Books Make Books
To The Lighthouse
I have published another edition of my highly irregular literary newsletter Books Make Books. To The Lighthouse by Virginia Woolf is bloody brilliant. Let it wash over you: not so much a stream of consciousness as an ocean.
The novel is full of sly observations of human nature as well as the frustrating internal conflict involved in smashing the patriarchy. But my favourite stretch of writing was in Part II: Time Passes. The air as it wafts around the sleeping house is particularly delightful:
At length, desisting, all ceased together, gathered together, all sighed together; all together gave off an aimless gust of lamentation to which some door in the kitchen replied; swung wide; admitted nothing; and slammed to.
‘Can you handle a beast as heavy as a small car, that can hurdle high fences from a standing start, and is a peaceful bulldozer for biodiversity?’
This week I also finished reading Feral by George Monbiot. In this (excellent) polemic, environmental writer and campaigner Monbiot fantasises about rewilding Great Britain—and the British people—by converting managed land into ‘self-willed’ land.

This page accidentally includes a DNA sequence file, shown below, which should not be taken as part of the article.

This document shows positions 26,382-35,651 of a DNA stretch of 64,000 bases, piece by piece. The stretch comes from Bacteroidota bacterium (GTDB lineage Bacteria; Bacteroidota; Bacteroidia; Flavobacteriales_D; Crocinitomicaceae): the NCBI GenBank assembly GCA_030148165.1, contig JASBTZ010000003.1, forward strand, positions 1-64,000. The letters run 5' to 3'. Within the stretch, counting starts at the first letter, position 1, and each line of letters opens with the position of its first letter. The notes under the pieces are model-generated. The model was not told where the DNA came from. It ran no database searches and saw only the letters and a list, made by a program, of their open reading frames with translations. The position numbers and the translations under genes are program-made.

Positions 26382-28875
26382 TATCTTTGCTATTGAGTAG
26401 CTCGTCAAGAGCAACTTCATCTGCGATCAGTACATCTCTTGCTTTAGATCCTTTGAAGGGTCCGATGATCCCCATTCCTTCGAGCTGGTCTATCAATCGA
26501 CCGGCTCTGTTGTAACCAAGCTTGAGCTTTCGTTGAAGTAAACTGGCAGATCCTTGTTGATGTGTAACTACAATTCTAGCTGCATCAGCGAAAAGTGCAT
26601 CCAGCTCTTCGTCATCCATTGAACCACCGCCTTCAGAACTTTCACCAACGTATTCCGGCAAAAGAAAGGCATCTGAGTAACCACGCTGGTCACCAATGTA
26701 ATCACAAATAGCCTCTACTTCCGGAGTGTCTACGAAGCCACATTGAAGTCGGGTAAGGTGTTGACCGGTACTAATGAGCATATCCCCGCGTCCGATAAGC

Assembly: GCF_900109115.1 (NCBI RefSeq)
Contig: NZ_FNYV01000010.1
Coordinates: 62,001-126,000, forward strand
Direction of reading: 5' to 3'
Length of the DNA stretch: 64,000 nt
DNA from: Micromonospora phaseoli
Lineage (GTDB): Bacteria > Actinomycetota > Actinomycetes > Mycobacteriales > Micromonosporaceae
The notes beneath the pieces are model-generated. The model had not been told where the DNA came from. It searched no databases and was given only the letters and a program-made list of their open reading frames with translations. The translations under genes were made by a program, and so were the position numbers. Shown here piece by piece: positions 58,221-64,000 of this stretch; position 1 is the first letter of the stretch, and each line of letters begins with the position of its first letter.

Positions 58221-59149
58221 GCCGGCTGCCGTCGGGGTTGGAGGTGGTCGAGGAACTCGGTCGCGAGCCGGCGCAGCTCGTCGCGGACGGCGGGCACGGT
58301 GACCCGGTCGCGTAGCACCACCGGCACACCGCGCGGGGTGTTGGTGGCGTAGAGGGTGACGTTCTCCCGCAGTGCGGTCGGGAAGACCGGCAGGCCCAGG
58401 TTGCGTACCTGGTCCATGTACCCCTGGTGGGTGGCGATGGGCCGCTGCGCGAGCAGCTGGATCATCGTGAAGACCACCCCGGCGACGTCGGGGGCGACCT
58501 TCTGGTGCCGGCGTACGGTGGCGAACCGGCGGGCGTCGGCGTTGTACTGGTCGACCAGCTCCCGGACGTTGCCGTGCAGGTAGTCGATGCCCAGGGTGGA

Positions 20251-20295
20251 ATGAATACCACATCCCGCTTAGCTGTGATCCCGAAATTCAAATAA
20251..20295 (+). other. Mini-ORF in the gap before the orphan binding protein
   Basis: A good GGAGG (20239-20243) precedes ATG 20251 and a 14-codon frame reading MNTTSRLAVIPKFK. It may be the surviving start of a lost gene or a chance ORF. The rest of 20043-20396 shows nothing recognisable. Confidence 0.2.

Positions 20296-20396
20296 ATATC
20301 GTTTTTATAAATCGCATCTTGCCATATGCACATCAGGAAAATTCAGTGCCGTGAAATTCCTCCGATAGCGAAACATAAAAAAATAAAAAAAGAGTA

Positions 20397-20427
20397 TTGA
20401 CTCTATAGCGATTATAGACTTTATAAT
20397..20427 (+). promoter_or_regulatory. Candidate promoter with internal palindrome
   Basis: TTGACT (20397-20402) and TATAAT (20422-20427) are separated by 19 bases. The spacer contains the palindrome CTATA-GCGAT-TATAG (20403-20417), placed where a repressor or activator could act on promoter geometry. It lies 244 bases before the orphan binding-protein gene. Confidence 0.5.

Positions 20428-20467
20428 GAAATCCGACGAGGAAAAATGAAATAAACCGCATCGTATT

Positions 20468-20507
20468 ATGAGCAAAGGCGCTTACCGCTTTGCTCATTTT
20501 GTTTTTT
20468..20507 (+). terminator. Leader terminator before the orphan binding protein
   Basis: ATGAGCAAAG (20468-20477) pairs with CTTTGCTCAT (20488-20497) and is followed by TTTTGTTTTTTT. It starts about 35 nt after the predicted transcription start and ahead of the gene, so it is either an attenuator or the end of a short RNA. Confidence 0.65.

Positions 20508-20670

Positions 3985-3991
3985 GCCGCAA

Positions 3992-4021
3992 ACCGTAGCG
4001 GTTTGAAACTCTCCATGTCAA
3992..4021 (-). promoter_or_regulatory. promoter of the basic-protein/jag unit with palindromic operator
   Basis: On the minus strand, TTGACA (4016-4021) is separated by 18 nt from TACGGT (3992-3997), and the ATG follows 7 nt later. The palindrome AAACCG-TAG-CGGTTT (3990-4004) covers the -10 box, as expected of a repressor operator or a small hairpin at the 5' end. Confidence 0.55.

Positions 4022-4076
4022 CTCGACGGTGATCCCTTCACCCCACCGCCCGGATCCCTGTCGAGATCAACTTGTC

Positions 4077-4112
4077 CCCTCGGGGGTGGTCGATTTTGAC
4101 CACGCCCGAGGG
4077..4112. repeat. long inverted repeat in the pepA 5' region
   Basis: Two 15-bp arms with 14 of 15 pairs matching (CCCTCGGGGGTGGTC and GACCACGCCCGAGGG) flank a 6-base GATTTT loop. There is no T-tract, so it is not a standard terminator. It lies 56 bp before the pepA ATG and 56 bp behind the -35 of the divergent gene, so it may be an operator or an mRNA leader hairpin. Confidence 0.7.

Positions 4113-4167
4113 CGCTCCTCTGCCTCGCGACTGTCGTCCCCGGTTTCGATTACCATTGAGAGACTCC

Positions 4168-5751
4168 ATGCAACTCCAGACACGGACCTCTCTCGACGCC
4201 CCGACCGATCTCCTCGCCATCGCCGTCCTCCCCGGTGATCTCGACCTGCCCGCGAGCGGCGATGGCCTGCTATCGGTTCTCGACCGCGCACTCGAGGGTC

Monbiot advocates strongly for the reintroduction of native fauna, particularly the larger species that were hunted to extinction by humans. Species Monbiot would love to see returning to these shores include wild boar, elk, lynx, wolf and, indeed, those fence hurdling bison.
So I was delighted to read that a small, free-roaming herd of bulldozing bison are to be released into Blean Woods, near Canterbury.
If you’d like to learn more about why wild bison are a good thing for conservation, I’d really encourage you to pick up Feral. You might even end up with a job: Kent Wildlife Trust and the Wildwood Trust are looking for a pair of rangers to keep these wild animals as close to wild as possible in this pocket of the home counties.